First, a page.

73. Effectual Calling

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We are continually reminded in our conversation with young converts, how absolutely necessary it is to repeat our former lessons, and repeatedly assert and prove over and over again those doctrines...

A Sermon Delivered On Sunday Morning, March 30, 1856, By Pastor C. H. Spurgeon, At New Park Street Chapel, Southwark.

When Jesus came to the place, he looked up, and saw him, and said to him, Zacchaeus, make haste and come down; for today I must abide at your house. (Luke 19:5)

1. Notwithstanding our firm belief that you are in the main well instructed in the doctrines of the everlasting gospel, we are continually reminded in our conversation with young converts, how absolutely necessary it is to repeat our former lessons, and repeatedly assert and prove over and over again those doctrines which lie at the basis of our holy religion. Our friends, therefore, who have many years ago been taught the great doctrine of effectual calling, will believe that while I preach very simply this morning, the sermon is intended for those who are young in the fear of the Lord, that they may better understand this great starting point of God in the heart, the effectual calling of men by the Holy Spirit. I shall use the case of Zacchaeus as a great illustration of the doctrine of effectual calling. You will remember the story. Zacchaeus had a curiosity to see the wonderful man Jesus Christ, who was turning the world upside down, and causing an immense excitement in the minds of men. We sometimes find fault with curiosity, and say it is sinful to come to the house of God from that motive; I am not quite sure that we should hazard such an assertion. The motive is not sinful, though certainly it is not virtuous; yet it has often been proven that curiosity is one of the best allies of grace. Zacchaeus, moved by this motive, desired to see Christ; but there were two obstacles in the way: first, there was such a crowd of people that he could not get near the Saviour; and again, he was so exceedingly short in stature that there was no hope of his reaching over people’s heads to catch a glimpse of him. What did he do? He did as the boys were doing—for the boys of old times were no doubt just like the boys of the present age, and were perched up in the boughs of the tree to look at Jesus as be passed along. Elderly man though he is, Zacchaeus jumps up, and there he sits among the children. The boys are too much afraid of that stern old publican, whom their fathers dreaded, to push him down or cause him any inconvenience. See him there. With what anxiety he is peeping down to see which is Christ—for the Saviour had no pompous distinction; no beadle or herald is walking before him with a silver mace; he did not hold a golden crozier or cross in his hand: he had no pontificial dress; in fact, he was just dressed like those around him. He had a coat like that of a common peasant, made of one piece from top to bottom; and Zacchaeus could scarcely distinguish him. However, before he has caught sight of Christ, Christ has fixed his eye upon him, and standing under the tree, he looks up, and says, “Zacchaeus, make haste, and come down; for today I must abide at your house.” Down comes Zacchaeus; Christ goes to his house; Zacchaeus becomes Christ’s follower, and enters into the kingdom of heaven.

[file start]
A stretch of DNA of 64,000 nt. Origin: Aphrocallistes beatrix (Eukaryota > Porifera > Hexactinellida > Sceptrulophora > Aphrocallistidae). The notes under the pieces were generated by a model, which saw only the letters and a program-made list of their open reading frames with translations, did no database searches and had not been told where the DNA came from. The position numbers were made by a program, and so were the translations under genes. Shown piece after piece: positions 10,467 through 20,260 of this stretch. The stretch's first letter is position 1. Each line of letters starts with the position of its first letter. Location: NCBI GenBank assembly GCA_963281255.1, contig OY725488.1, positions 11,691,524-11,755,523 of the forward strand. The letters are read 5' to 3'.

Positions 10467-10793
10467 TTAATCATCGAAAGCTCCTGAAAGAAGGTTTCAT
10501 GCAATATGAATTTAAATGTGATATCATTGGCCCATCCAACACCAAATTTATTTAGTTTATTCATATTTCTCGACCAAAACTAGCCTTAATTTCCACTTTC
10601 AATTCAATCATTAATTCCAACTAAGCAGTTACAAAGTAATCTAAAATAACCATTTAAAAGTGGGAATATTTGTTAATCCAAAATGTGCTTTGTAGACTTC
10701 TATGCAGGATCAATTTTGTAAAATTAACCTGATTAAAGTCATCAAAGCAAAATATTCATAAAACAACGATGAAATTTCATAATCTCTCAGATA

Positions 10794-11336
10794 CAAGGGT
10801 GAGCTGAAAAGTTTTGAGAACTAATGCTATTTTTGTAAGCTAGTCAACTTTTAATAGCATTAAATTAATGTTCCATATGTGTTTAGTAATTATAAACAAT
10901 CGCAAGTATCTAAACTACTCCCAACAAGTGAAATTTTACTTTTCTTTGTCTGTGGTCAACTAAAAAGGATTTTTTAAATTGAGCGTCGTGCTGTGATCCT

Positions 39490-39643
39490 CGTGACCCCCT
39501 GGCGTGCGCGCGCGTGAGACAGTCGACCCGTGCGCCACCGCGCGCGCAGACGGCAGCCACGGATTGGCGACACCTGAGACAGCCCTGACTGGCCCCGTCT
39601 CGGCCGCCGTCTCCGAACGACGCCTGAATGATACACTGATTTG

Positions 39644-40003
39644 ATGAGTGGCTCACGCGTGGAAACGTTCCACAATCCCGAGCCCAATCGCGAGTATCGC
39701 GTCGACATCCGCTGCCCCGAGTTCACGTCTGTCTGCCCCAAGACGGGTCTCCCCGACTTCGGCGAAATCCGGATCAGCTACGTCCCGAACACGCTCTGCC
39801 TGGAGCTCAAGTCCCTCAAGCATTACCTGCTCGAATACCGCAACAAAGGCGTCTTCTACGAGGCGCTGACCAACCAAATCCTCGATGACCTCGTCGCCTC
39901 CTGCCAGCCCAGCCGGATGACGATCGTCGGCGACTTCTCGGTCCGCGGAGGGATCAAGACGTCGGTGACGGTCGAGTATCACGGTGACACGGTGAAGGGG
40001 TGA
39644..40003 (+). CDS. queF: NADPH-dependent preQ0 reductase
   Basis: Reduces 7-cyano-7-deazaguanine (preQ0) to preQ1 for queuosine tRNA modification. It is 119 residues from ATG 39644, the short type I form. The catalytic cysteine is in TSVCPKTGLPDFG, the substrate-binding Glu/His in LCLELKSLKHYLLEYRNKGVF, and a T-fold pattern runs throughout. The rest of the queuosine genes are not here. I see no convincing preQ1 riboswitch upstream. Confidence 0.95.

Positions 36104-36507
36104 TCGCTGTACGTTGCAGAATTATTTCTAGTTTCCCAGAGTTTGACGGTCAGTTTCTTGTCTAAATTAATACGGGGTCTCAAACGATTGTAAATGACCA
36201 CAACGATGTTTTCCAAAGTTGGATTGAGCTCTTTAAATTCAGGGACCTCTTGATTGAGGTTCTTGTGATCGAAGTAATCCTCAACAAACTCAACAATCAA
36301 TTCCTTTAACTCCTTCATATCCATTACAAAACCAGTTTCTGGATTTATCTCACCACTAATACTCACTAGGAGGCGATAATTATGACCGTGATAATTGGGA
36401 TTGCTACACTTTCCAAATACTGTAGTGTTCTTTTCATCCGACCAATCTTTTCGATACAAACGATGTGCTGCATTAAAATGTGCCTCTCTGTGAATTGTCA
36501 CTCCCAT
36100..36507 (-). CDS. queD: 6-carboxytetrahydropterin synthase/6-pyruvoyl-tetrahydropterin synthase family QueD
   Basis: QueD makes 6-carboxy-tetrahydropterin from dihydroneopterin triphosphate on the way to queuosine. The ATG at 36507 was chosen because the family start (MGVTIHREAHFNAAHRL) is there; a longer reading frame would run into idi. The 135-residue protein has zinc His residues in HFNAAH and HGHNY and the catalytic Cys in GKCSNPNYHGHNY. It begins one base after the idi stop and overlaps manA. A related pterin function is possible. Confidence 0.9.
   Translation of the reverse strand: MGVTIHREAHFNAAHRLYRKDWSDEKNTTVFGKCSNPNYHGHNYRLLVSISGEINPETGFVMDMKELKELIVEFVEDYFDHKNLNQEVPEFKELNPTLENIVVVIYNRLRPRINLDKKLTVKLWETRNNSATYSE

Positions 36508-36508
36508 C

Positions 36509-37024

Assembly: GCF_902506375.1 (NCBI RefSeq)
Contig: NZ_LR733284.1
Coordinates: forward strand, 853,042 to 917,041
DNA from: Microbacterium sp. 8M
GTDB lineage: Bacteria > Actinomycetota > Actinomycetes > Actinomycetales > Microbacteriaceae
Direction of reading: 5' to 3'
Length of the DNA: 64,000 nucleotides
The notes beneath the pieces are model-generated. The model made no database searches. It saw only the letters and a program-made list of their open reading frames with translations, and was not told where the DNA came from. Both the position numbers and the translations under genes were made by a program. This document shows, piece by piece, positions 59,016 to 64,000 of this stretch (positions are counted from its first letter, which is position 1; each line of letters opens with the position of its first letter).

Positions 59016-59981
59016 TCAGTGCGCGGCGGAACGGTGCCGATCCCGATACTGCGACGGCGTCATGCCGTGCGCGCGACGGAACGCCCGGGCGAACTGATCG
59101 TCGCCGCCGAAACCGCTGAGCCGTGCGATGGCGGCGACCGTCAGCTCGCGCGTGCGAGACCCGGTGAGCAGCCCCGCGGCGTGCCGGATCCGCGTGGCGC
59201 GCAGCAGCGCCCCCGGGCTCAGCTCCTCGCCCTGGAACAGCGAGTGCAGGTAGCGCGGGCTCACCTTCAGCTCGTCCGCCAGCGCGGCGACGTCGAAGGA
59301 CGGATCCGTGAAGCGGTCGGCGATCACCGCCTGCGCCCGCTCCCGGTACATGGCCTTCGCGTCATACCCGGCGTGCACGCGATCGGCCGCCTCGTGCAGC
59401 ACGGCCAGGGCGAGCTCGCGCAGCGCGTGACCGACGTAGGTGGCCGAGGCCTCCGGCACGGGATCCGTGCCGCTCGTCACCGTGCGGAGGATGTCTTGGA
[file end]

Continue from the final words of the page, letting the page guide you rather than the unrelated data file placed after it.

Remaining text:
2. 1. Now, first, effectual calling is a very gracious truth. You may guess this from the fact that Zacchaeus was a character whom we would suppose the last to be saved. He belonged to a bad city—Jericho—a city which had been cursed, and no one would suspect that anyone would come out of Jericho to be saved. It was near Jericho that the man fell among thieves; we trust Zacchaeus had no hand in it; but there are some who, while they are publicans, can be thieves also. We might as well expect converts from St. Giles’s, or the lowest parts of London, from the worst and vilest dens of infamy, as from Jericho in those days. Ah! my brethren, it does not matter where you come from; you may come from one of the dirtiest streets, one of the worst back slums in London but if effectual grace calls you, it is an effectual call, which knows no distinction of place. Zacchaeus also was of an exceedingly bad trade, and probably cheated the people in order to enrich himself. Indeed, when Christ went into his house, there was a universal murmur that he had gone to be a guest with a man that was a sinner. But, my brethren, grace knows no distinction; it is no respecter of people, for God calls whom he wills, and he called this worst of publicans, in the worst of cities, from the worst of trades. Besides, Zacchaeus was one who was the least likely to be saved because he was rich. It is true, rich and poor are welcome; no one has the least excuse for despair because of his condition; yet it is a fact that “not many great men,” after the flesh, “not many mighty,” are called, but “God has chosen the poor of this world—rich in faith.” But grace knows no distinction here. The rich Zacchaeus is called from the tree; down he comes, and he is saved. I have thought it one of the greatest instances of God’s condescension that he can look down on man; but I will tell you there was a greater condescension than that, when Christ looked up to see Zacchaeus. For God to look down on his creatures—that is mercy; but for Christ so to humble himself that he has to look up to one of his own creatures, that becomes mercy indeed. Ah! many of you have climbed up the tree of your own good works, and perched yourselves in the branches of your holy actions, and are trusting in the freewill of the poor creature, or resting in some worldly maxim; nevertheless, Christ looks up even to proud sinners, and calls them down. “Come down,” says he, “today I must abide in your house.” Had Zacchaeus been a humble minded man, sitting by the wayside, or at the feet of Christ, we should then have admired Christ’s mercy; but here he is lifted up, and Christ looks up to him, and bids him come down.